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  1. Face The Raven by Sarah Dollard

We knew it was coming, but who would have thought the death of Clara Oswald would have been so moving? Jenna Coleman provides one of her greatest performances as she does her best to save friend Rigsy and tries to be like The Doctor. Learning the hard way she can’t be like the Time Lord, the ultimate price is paid for trying to be more than human. The Doctor physically and mentally is shaken by the series of events, and even looks to destroy former ally Ashildr after she sets up the trap which puts all these events into motion. Seeing Clara fall to the ground will haunt Doctor Who fans for many years to come…

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  1. The Magician’s Apprentice by Steven Moffat

To start off on such a massive high is a huge gamble, but started what was to be a fantastic series can’t be denied. With The Doctor missing, Missy and Clara working together and the best axe battle of all time, there was a lot to enjoy. The biggest surprise comes in the opening minutes when The Doctor meets a young Davros on a battlefield and leaves him to die. He then goes to hide, knowing that Davros survives the events and is looking to get him. With the pace being hectic, yet grounded, we have such a strong opener which floods the screen with references and characters. All perfectly placed, all pieces move towards what becomes the biggest ever cliffhanger in the history of the show!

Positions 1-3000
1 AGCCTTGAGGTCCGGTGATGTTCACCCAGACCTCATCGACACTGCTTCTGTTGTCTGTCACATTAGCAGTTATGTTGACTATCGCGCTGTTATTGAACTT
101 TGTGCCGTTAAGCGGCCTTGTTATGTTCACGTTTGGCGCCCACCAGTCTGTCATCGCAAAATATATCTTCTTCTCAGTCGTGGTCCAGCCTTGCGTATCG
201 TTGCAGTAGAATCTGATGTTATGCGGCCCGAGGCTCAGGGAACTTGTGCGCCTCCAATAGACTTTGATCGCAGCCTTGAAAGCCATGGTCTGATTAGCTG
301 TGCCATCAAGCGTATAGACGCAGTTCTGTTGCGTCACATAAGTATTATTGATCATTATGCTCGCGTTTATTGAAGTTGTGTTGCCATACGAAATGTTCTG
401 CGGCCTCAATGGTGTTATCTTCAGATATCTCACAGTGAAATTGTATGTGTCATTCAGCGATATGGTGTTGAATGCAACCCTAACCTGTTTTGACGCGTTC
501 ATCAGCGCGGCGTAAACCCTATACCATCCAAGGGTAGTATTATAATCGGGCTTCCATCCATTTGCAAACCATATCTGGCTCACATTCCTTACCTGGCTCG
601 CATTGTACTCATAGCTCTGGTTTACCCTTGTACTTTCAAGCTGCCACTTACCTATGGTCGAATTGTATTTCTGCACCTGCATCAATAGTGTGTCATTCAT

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Written by Jonjo Cosgrove

 

Doctor Who: Before The Flood. “First proper alien, and he’s an idiot.”

Last week was ghosts who could carry weapons, a spaceship with writing on the inside and we saw that The Doctor was going to die…again! Or is he? We now have an episode which gives a split between the underwater base in 2119 and the same area before the…well you get the idea! With The Doctor, O’Donnell and Bennett landing in 1980 to where they find the same ship and see that it holds a body. The tivolian Prentis is alive and escorting the body of The Fisher King, a conqueror with a plan to take over the world. The story still was asking how does The Doctor meet his death? But, we do get a hint during the opening scene where The Doctor goes on about meeting Beethoven and discussing the bootstrap paradox (The Bootstrap Paradox or Casual Loop is a paradox of time travel that occurs when a later/future event is the cause of an earlier/past event, through some sort of time travel. The past event is then partly or entirely the cause of the future event, which is the past event’s cause.) this definitely makes more sense when the episode reaches its conclusion. Also, we do wonder why The Doctor’s ghost is acting differently to the others. The truth, well look back at that first scene of this episode.